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BOOK REVIEWS, Middle Grade Readers, Teacher & Parent Recommendations


Emily Upham’s Revenge is a lesser known work by the beloved author Avi.  Read in one sitting, it a delightful read with easily accessible language and a sort of innocence about its characters.

The main character, Emily Upham, is a well-brought-up young lady, 8-10 years of age, raised in a large home in Boston in 1875.  Her father is nearly bankrupt and leaves his wife and daughter to go “get some money,” vowing not to come home without it.  Emily’s mother becomes ill, unable to cope with her husband’s apparent desertion.  She goes to stay with her sister while she sends Emily by train to stay with her rich uncle, a banker and Emily’s paternal uncle.

Things do not go as planned when Emily is met at the train station not by her uncle, but by Seth Marple, a mishevious (but good-hearted) country boy in overalls, bare feet, and a whole bunch of trouble.  He misleads Emily into thinking she has arrived in a “bandit town” and offers to protect her, sheltering her in his hideout in the woods.  He does not tell Emily that he is hiding from the townspeople himself, introducing himself as Deadwood Dick, his favorite character in the adventure novels he reads.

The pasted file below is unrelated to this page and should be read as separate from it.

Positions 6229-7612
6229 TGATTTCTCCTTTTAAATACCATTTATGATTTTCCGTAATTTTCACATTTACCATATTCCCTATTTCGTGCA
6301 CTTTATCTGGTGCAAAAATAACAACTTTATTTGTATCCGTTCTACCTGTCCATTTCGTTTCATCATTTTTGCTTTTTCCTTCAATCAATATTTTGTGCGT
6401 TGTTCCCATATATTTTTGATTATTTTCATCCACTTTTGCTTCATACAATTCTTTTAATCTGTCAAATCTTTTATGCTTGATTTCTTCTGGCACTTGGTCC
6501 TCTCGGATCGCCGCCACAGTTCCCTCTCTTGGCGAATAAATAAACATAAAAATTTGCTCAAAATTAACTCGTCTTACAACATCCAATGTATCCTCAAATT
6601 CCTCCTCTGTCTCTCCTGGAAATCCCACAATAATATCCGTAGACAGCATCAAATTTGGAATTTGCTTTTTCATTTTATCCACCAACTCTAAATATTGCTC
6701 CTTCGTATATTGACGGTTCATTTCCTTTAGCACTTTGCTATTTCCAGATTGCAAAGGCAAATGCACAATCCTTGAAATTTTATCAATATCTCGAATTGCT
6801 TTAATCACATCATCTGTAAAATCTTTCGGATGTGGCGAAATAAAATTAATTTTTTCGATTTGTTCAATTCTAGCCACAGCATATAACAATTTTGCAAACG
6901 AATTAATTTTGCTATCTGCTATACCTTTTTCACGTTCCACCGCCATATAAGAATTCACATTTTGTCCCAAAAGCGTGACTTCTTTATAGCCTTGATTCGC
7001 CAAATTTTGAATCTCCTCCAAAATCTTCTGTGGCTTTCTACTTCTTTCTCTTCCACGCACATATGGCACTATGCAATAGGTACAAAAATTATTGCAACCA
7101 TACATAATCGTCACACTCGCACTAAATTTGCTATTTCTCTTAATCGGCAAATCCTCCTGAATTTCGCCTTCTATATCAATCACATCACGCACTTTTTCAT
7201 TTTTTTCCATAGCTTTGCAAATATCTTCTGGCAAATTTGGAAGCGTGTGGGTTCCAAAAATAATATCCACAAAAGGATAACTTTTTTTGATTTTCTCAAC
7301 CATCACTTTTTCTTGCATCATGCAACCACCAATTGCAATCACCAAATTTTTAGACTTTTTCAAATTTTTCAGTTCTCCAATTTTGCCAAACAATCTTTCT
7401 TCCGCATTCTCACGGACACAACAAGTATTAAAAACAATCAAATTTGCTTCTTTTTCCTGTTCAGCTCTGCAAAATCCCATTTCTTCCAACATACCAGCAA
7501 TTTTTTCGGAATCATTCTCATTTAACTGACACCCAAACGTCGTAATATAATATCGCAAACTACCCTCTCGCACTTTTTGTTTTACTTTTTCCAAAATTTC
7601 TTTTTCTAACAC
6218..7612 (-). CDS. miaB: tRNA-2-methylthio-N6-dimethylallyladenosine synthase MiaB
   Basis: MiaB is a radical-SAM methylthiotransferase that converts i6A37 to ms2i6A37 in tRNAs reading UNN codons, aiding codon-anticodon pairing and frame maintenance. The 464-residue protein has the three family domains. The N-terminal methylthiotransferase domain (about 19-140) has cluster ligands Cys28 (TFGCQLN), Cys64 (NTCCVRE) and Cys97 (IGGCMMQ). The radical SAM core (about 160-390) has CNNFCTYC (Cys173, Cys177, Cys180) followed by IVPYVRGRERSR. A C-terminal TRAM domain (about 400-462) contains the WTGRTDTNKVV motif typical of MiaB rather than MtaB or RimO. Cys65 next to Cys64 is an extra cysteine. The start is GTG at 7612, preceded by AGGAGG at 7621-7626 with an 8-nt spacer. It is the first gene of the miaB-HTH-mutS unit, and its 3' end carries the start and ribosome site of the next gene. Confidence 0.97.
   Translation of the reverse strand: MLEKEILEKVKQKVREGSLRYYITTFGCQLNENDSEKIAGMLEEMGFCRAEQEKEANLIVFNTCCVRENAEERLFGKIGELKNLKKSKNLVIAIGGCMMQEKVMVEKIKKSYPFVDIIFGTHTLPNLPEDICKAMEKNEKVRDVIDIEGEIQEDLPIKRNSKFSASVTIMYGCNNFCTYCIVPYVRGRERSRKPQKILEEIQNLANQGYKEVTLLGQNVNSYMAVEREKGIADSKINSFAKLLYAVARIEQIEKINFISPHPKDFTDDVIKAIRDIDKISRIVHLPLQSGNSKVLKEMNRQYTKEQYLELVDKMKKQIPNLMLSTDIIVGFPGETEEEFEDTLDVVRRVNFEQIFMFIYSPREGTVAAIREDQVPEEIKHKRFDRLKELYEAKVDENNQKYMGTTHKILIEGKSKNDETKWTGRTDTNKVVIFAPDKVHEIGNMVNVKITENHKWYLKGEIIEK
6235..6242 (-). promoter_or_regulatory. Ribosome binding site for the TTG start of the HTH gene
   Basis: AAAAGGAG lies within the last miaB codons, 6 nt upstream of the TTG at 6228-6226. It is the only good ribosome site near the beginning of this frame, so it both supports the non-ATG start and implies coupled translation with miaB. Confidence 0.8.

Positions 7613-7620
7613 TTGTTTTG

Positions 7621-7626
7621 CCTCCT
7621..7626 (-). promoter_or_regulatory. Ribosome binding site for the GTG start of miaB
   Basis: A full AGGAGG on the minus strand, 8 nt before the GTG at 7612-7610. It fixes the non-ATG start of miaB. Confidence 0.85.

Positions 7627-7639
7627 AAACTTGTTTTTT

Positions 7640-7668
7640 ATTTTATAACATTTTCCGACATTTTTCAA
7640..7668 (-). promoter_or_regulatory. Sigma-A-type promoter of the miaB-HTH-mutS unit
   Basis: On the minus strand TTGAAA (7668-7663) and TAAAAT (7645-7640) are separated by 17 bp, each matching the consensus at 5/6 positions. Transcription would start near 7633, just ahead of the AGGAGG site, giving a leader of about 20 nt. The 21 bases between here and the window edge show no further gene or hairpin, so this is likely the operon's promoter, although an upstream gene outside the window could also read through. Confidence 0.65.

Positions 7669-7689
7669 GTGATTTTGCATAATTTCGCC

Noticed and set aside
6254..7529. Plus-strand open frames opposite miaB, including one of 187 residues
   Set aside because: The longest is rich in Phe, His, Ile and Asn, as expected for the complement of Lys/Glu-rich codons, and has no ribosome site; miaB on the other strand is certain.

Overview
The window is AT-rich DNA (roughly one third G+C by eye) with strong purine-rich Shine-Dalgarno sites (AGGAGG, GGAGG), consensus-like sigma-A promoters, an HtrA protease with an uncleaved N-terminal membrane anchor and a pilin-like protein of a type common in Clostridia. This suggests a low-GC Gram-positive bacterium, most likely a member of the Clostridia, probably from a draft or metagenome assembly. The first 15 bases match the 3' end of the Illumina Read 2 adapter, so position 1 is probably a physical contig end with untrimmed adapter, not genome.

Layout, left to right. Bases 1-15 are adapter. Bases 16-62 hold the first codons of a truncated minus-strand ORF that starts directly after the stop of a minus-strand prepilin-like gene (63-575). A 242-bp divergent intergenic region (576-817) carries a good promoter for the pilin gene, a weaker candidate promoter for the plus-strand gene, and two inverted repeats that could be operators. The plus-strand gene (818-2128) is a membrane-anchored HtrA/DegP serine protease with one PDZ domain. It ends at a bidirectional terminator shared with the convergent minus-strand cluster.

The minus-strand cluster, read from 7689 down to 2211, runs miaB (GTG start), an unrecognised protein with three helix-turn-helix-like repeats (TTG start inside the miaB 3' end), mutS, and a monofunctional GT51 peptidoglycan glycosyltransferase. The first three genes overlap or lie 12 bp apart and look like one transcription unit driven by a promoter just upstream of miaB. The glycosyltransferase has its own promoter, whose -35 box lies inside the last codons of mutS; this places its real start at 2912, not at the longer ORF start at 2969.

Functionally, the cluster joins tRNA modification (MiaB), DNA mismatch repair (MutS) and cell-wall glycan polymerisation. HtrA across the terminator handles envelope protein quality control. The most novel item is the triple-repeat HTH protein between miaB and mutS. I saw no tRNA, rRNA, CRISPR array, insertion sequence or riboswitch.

In an attempt to achieve his own escape from the town of North Brookfield and help Emily return to her mother in Boston Seth hatches a plot to rob the bank (owned by Emily’s uncle) and steal train fare for the two of them.  Things go awry for both Seth and Emily when they stumble onto someone else’s plot to rob the same bank.

Although some plot developments are predictable, the ending is not what you might imagine and is immensely satisfying for the reader.  By turns funny, exciting and sometimes touching this is a wonderful story told my a master (with amusing illustrations by Paul O. Zelinsky) and well worth the read!

I would definitely recommend it as an independent read for 3rd – 5th graders, as a read-aloud for even younger as long as it is done at home and not in a large group.  The reason for this is that the word “damned” is used twice in the book by Emily’s father.  Although she is appropriately horrified by his use of “that word” and is positive all the bad things which occurred after he used it happened because he spoke it, there are, understandably, some parents and teachers who do not wish to read the word aloud to children–or to have children read it themselves– without an opportunity to discuss the word and its usage in daily life beforehand.


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